Chicago PD season 7, episode 16 takeaways: Intimate Violence

CHICAGO P.D. -- "Intimate Violence" Episode 715 -- Pictured: (l-r) Jesse Lee Soffer as Jay Halstead, Jason Beghe as Hank Voight -- (Photo by: Matt Dinerstein/NBC)
CHICAGO P.D. -- "Intimate Violence" Episode 715 -- Pictured: (l-r) Jesse Lee Soffer as Jay Halstead, Jason Beghe as Hank Voight -- (Photo by: Matt Dinerstein/NBC) /

What can Chicago PD fans learn from Intimate Violence? Look closer at this week’s episode with our Chicago PD season 7, episode 16 takeaways.

What did One Chicago fans learn from the latest Chicago PD episode? Here’s what we took away from this week’s installment, “Intimate Violence.”

“Intimate Violence” featured Hailey Upton (Tracy Spiridakos) trying to get through to a suspect’s wife who was also a victim of domestic violence, and her partner Jay Halstead (Jesse Lee Soffer) going a bit too far because of it.

If you missed any of this week’s episode or just want a refresher on the events that we’re about to discuss, you can catch up with our Chicago PD recap.

Below are our takeaways from this week’s episode:

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1) Was that ending no surprise?

We spoke about this with “Burden of Truth” but the ending of “Intimate Violence” was another typical Chicago PD ending—going for some sort of dark or grim thing to conclude an episode on.

When Upton revealed that her mother was still living with her abusive father, it felt like more of a shoulder-shrug moment than a shocking or even sad one, because we’ve come to expect that there’s some kind of a catch somewhere. And it’s not great in some ways, not only because it can be depressing but because since we expect it, it lessens the impact of reveals like that one.

To be fair, though, this is not strictly a Chicago PD issue. Dick Wolf‘s original hit Law & Order also went through several years where it ended episodes on some sad asides, and Law & Order: Special Victims Unit also does that sometimes (although that’s more in tune with the tone of that show as well).

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2) Was Voight giving Halstead a backhanded compliment?

It turns out the dust-up between Halstead and Hank Voight (Jason Beghe) was more of Voight giving Halstead a lecture. In Voight’s monologue, he says that Halstead leading with his heart is part of who he is—but then Voight also says that he “made peace with it.”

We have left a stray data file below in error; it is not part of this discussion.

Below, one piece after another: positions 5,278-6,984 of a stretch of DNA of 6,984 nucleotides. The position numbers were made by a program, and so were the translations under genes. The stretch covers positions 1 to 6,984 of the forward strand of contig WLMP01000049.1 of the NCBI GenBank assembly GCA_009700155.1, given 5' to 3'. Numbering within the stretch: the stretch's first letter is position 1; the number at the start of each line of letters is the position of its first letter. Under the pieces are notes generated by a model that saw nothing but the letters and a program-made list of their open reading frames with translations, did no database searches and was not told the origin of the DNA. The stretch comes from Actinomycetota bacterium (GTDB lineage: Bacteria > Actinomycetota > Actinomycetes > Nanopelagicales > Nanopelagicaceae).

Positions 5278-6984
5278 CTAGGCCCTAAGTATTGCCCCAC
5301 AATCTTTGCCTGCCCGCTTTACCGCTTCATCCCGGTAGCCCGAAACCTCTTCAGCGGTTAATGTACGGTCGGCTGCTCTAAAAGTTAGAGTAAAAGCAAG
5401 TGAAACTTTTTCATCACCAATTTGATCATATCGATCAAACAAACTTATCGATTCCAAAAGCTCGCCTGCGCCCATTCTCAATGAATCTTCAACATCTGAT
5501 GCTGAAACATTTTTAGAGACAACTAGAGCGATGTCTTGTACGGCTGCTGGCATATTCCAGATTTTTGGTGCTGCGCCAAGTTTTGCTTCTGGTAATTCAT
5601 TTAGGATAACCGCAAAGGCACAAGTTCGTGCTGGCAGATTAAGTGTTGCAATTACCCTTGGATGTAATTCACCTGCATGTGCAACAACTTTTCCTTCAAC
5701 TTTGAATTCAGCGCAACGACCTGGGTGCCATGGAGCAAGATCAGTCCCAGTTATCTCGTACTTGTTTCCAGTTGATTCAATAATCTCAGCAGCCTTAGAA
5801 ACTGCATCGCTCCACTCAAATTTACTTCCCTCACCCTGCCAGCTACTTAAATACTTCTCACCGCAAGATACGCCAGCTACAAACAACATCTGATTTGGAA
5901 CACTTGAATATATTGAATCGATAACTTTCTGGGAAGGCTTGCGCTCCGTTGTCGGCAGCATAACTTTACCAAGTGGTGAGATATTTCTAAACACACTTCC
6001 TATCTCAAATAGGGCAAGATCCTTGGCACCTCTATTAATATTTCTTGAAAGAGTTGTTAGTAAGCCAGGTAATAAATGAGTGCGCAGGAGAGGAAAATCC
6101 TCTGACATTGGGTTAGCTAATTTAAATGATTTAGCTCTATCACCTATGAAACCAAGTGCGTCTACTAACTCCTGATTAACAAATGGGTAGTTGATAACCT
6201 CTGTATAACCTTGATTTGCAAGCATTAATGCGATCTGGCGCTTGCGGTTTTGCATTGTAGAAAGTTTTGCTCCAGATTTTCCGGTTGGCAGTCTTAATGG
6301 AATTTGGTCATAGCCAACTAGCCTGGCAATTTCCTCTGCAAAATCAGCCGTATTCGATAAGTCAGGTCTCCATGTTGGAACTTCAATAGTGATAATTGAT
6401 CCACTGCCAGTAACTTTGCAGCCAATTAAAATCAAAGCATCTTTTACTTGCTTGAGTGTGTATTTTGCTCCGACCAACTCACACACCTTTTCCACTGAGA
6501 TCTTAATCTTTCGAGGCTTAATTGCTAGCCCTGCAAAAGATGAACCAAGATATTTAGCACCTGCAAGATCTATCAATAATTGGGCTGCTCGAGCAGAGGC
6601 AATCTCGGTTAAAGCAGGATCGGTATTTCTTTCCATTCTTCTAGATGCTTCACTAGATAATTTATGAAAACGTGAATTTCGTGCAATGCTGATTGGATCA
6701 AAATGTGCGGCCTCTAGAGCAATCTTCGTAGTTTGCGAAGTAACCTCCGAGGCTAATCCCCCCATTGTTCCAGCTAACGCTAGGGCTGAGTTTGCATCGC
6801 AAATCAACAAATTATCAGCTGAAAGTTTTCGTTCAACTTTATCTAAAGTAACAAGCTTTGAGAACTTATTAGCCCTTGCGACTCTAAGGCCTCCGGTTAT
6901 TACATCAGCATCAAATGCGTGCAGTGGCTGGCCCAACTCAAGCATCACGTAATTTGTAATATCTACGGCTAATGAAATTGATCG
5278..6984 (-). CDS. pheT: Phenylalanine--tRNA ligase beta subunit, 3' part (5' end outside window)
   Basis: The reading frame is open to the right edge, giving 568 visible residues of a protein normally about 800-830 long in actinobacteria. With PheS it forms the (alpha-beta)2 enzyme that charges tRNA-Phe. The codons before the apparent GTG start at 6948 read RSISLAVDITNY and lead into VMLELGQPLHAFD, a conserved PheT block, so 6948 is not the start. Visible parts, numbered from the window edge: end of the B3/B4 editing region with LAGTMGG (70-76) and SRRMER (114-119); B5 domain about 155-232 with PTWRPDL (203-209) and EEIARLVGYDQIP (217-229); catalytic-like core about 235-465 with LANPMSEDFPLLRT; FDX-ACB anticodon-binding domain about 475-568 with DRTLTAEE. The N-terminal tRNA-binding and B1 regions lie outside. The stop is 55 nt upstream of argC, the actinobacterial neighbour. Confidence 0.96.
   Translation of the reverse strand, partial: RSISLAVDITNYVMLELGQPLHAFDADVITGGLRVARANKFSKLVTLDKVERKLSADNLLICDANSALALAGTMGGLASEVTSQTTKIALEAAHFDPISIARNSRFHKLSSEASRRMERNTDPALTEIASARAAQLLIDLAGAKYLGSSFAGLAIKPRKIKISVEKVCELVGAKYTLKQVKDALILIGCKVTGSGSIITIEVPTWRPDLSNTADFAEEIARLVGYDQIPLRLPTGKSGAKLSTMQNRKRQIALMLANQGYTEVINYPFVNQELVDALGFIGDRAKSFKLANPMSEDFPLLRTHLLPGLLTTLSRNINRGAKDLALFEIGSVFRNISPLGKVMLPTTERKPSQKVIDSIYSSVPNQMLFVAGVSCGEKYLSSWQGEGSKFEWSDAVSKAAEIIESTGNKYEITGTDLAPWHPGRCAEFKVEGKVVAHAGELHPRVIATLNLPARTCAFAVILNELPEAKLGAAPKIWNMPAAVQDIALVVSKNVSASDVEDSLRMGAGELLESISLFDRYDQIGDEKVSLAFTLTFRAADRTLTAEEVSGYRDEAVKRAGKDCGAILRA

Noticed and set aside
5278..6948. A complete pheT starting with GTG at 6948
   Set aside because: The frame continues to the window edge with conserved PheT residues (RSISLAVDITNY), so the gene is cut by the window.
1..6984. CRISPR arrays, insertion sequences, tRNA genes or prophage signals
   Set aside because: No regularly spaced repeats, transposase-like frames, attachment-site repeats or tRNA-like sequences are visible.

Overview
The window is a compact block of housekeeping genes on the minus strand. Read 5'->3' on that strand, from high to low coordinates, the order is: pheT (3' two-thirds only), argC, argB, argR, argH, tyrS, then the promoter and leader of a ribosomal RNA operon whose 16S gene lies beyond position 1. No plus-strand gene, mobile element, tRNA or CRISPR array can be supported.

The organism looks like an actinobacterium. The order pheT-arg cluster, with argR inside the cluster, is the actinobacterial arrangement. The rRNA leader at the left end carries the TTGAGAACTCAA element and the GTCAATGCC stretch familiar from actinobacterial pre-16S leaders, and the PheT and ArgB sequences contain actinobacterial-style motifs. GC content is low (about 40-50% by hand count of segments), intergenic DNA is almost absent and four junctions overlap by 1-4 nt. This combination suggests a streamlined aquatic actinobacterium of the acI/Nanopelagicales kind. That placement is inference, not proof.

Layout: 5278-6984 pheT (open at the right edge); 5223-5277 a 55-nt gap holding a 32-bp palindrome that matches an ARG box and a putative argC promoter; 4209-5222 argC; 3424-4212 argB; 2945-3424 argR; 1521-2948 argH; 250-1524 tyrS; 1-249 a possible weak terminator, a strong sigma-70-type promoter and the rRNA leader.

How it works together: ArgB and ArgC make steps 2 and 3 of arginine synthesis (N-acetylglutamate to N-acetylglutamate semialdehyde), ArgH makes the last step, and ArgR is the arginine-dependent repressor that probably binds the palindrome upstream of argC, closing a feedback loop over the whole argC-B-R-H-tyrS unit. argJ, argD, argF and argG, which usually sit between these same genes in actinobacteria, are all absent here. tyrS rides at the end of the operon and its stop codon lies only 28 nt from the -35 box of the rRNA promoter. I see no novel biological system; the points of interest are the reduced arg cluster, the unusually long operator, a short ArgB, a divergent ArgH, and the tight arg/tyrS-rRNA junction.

But why would Halstead having a heart be something Voight needs to make peace with? That implies that such a quality isn’t normally welcome in Intelligence, or Voight wouldn’t need to make himself accept it in Jay.

Which, in turn, might not be a great look for this team. It either means that Voight is implying he expects his officers to be more objective (which is normal) or Voight expects that they’re not going to have compassion (which is weird and also not necessarily out of line with the vague morality of this unit). We’ll let you decide how you want to interpret it, but that comment was just a bit off.

3) How big was that Upstead hint?

No doubt Upstead fans swooned when Halstead handed Upton the roses he bought as a way of not revealing to Shane Sullivan that he was a police officer. But was that Chicago PD continuing to fan the flames of Upstead or just good police work, or both?

It’s clear that the writers are aware there’s interest in that ship or we wouldn’t have had scenes like the one we had in “Mercy.” But the writers also have to either commit to this or not, and not leave it vague forever (like Brett and Casey over on Chicago Fire). It’s fine to be cute like that, if they’re going to follow through, and if they do they’d also better address how Halstead also dated his last partner and that didn’t work out for him at all.

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